By Elizabeth Howell
Photos by Chris Roussakis

It’s 2 p.m. on a Tuesday and if you’re a typical office worker, you’re craving a snack. It’s hard to plan ahead for the munchies in the middle of office duties, though, and your building only has vending machines with unhealthy options. What can you do?

A company started by two Carleton University students, Emil Aite and Eric Kys, working with Carleton’s Lead To Win accelerator, has the solution. Called Desk Nibbles, it promises regular deliveries of healthy snacks to your workplace, no matter what the weather.

The typical audience is Ottawa-based office managers of small, medium or corporate-sized companies, Kys said in an interview. Desk Nibbles now has 12 clients, including Kanata-based cross-platform video app provider You.i TV (which has 150 employees). Another 10 to 20 companies are “in the pipeline.

“We’re focusing on Ottawa, but over the summer we are going to be looking at what works,” Kys said.

“We’re trying not to grow ourselves too quickly. In the next couple of months, we’ll expand into another city like Ottawa. We’ve had requests from multiple companies with offices in Ottawa that have their headquarters in Toronto. It’s just a matter of us being able to meet those demands.”

The company employs five people, with fourth-year students Aite and Kys both working full-time hours as they finished their undergraduate degrees in computer science and commerce, respectively. The other employees are working to cover operations, back-end development of the website and digital marketing.

Desk Nibbles Operates
in Any Weather

Deliveries are made by a bike service (the couriers are unfazed by snowstorms, Kys says) and include samples from companies such as Awake Chocolate, Martin’s Apples, and Tease Tea. Typical offerings on the Desk Nibbles website include dried fruit snacks, pistachios, granola bars, apple chips, Keurig coffee packs and yes, some less healthy items such as chocolate or chips as well.

Desk Nibbles was founded in late 2016 when Aite realized there was a market opportunity for delivered snacks. The company offers three plans on their website: a “Nibbler” containing 50 to 90 snacks for five to 25 people, the “Muncher” that offers 110 to 200 snacks for 25 to 50 people, and unlimited custom orders.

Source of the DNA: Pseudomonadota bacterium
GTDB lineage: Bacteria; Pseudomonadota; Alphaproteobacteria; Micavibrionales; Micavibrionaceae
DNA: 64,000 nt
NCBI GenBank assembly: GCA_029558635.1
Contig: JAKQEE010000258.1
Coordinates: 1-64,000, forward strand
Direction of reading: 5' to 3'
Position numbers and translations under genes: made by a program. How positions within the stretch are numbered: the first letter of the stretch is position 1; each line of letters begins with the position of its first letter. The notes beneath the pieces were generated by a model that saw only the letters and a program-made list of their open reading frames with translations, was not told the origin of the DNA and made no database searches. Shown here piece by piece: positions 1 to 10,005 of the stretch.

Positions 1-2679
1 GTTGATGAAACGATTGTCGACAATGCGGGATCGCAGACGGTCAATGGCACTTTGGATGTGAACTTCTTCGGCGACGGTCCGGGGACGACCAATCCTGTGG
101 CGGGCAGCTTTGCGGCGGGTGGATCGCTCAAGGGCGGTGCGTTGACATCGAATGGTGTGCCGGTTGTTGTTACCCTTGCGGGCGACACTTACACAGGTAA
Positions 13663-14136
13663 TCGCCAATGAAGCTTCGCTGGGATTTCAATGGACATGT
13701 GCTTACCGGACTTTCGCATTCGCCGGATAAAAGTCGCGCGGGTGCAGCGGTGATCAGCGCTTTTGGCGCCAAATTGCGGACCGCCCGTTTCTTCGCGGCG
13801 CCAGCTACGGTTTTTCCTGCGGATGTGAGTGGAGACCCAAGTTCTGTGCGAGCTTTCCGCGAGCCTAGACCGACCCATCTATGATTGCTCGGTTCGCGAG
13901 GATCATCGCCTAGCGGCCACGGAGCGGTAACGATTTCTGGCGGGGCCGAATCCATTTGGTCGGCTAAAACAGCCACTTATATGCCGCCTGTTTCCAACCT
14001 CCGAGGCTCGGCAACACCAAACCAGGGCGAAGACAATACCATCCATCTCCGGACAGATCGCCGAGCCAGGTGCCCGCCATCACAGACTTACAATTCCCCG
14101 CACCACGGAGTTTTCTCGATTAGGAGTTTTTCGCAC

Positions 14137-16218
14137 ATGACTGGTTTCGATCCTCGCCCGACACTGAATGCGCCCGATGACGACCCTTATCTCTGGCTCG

The students began the business fully bootstrapped, meaning that they funded everything out of their own pockets. Desk Nibbles subsequently received an undisclosed amount of money from the Lead To Win accelerator, which supports entrepreneurs intending to make $1 million in revenue during the first three years of operation.

Just recently, the company joined Startup Garage, a three-month program led by the University of Ottawa that offers student entrepreneurs up to $18,000 to launch or expand a business.

“The funding allowed us to ensure that all of our essential services – our website, stuff like that – would be guaranteed,” Kys said.

“It’s also allowed us to grow our inventory and, additionally, look at helping us pay for some of the employees we have on board.”

Lead to Win: A Boon for the Business

Lead To Win not only provided funding, said Kys, but also office space which also ended up being a boon for the business. “We can come in anytime of day, relax and not worry about being disturbed or somebody listening in on phone calls.”

TIM director and executive director of Lead To Win, Tony Bailetti

Lead To Win has been offering support to startups since 2002, and in 2015 was named one of the top 10 academic business incubators in North America by UBI Global.

“Lead To Win has helped dozens of technology businesses in our region since 2002,” said founder Tony Bailetti, director of the Technology Innovation Management (TIM) program.

“To grow, a new venture must earn the right to exist and find a business model that is stronger than the business models of its competitors. Lead To Win helps individuals with great ideas understand how to make money from growing their own technology businesses.”